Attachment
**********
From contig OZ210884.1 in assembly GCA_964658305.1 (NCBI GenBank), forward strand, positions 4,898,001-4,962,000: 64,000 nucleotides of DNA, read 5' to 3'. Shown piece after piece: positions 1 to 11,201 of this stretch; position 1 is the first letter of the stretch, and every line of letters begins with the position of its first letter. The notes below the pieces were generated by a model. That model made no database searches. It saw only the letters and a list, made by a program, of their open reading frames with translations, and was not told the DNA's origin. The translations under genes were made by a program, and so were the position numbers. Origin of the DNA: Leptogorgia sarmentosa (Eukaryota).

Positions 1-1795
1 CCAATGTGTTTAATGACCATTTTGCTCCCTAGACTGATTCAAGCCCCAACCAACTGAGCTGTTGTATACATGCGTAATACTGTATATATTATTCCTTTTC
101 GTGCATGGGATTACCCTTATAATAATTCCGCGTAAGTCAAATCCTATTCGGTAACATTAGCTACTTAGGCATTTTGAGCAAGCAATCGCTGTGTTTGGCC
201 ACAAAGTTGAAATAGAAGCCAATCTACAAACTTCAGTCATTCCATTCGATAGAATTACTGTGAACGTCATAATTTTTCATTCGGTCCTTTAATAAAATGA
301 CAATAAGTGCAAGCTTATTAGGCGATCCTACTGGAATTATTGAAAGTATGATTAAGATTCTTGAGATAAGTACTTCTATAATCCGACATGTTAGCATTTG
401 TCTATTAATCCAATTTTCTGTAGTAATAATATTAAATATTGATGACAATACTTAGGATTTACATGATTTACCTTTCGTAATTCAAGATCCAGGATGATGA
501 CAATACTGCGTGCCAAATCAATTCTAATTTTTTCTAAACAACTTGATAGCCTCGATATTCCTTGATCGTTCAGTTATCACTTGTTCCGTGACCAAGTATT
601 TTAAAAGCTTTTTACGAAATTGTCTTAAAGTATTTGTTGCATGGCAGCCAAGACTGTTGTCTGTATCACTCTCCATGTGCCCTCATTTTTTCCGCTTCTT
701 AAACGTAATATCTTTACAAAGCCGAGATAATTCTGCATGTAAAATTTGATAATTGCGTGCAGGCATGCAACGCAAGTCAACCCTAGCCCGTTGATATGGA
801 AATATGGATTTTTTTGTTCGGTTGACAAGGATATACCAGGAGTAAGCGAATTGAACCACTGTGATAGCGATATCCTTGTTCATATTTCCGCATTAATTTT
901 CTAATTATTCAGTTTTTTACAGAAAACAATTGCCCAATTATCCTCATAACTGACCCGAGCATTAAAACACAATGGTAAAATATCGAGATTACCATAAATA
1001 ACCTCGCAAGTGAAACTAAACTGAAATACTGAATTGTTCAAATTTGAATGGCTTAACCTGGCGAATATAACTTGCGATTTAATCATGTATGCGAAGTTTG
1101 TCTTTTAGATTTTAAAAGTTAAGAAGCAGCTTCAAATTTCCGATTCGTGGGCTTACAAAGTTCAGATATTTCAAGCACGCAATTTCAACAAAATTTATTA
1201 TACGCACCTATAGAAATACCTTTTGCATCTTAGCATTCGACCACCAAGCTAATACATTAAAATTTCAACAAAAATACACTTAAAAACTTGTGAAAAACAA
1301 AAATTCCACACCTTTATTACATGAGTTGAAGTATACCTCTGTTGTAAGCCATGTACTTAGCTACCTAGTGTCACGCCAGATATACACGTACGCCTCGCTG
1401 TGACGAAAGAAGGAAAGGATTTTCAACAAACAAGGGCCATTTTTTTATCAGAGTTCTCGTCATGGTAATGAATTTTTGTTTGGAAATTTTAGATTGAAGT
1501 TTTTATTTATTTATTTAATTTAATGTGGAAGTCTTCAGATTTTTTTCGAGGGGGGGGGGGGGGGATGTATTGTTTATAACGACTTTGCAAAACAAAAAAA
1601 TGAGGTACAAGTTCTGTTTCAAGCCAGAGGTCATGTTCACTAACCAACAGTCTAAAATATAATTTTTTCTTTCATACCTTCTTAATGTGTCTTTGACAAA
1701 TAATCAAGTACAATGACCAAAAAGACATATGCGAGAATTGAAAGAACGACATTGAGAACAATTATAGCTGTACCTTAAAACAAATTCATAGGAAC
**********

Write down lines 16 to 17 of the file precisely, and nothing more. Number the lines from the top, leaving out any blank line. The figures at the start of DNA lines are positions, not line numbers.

1301 AAATTCCACACCTTTATTACATGAGTTGAAGTATACCTCTGTTGTAAGCCATGTACTTAGCTACCTAGTGTCACGCCAGATATACACGTACGCCTCGCTG
1401 TGACGAAAGAAGGAAAGGATTTTCAACAAACAAGGGCCATTTTTTTATCAGAGTTCTCGTCATGGTAATGAATTTTTGTTTGGAAATTTTAGATTGAAGT